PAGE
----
Ready, set … READ!
(No need to comment here that you’re taking my challenge, unless you do find a new-to-you author you’d like to crow about. I always welcome accolades for authors! And if you already review books and authors on your own blog, please include your link in the comments section below.)
In August this year, I had a great idea … and the very kind Seumas Gallacher allowed me space on his blog to not only write about the GoReadMe! Campaign, but also offered to be the first to have his books promoted using it.
He’s a brave man! While we may not have reached the target of readers we wished to attract within the time period we allowed, there were a fair number of new readers who discovered Gallacher’s books through this promotion, so I was pleased with the response.
I’m back now to do the same for my own writing, since I recently published a new novel in the Bequia Perspectives series. Here’s the background to the idea:
First, let’s go back a little way in time to a blog post I published in March of this year on the perennial subject that’s of interest to all authors – Looking for Readers in All the Right Places. (I had actually blogged about this dilemma a couple of times previous and those links are included in this post. If you are an author looking for readers then I suggest you read about all my previous ideas.)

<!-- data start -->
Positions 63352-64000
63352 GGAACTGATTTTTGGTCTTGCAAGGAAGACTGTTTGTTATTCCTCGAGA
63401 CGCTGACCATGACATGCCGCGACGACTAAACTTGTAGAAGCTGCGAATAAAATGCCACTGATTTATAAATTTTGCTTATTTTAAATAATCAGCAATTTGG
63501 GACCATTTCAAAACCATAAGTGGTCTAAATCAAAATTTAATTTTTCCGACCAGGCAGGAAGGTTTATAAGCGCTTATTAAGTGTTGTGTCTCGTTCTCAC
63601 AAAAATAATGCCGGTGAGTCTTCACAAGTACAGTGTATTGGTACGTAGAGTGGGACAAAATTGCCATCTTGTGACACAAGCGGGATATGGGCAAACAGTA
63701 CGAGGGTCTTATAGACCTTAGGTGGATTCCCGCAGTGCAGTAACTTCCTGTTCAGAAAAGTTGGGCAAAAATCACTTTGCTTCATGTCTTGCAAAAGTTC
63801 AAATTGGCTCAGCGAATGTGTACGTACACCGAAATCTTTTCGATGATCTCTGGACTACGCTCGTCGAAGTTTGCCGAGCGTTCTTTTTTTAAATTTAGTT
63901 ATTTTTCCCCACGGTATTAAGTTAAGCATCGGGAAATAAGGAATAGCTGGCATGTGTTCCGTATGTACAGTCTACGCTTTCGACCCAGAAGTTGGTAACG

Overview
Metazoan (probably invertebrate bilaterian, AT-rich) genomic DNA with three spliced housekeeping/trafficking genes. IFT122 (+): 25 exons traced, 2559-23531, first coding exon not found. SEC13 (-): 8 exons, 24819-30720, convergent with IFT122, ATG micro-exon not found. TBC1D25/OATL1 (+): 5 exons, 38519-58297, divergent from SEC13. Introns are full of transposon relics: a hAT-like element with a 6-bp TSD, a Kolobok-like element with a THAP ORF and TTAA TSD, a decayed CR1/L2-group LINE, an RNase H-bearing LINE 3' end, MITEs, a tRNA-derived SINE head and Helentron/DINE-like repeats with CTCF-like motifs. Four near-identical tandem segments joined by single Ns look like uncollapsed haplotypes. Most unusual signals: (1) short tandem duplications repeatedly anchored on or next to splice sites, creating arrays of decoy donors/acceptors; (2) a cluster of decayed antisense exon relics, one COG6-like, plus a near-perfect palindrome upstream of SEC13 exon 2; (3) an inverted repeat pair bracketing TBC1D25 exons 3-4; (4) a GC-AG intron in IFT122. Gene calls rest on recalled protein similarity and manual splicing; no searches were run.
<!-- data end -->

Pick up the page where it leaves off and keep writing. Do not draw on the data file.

We’re all familiar with the GoFundMe campaigns. They come in many different guises and are meant to help creators and business people raise the necessary funds required to launch and cover the expenses of producing a project by involving their friends directly in that financing.
So I posed the question, What about setting up a campaign called GoReadMe, and instead of raising money we raise awareness for reading and reading our books in particular?
That’s essentially the idea and how the campaign came to life. Here’s how it works:
We make the announcement that we are beginning a GoReadMe! Campaign for an author and we’re looking for 50 new readers who will “pledge” to read either one of the author’s books or a specific title. Not only will they pledge to read the book themselves, but they’ll also agree to recommend that book to another reader who will join in on the GoReadMe! Campaign. That way, we only need to find 25 unique readers, because those new readers will find the other 25 for us. The campaign lasts a month, during which time the author, and the author’s friends, promote the campaign, and the author keeps a public tally on their blog of the number of people who have pledged, and their names (or those who wish to remain “anonymous”), who have committed to reading a book and finding other new readers for it. Simple!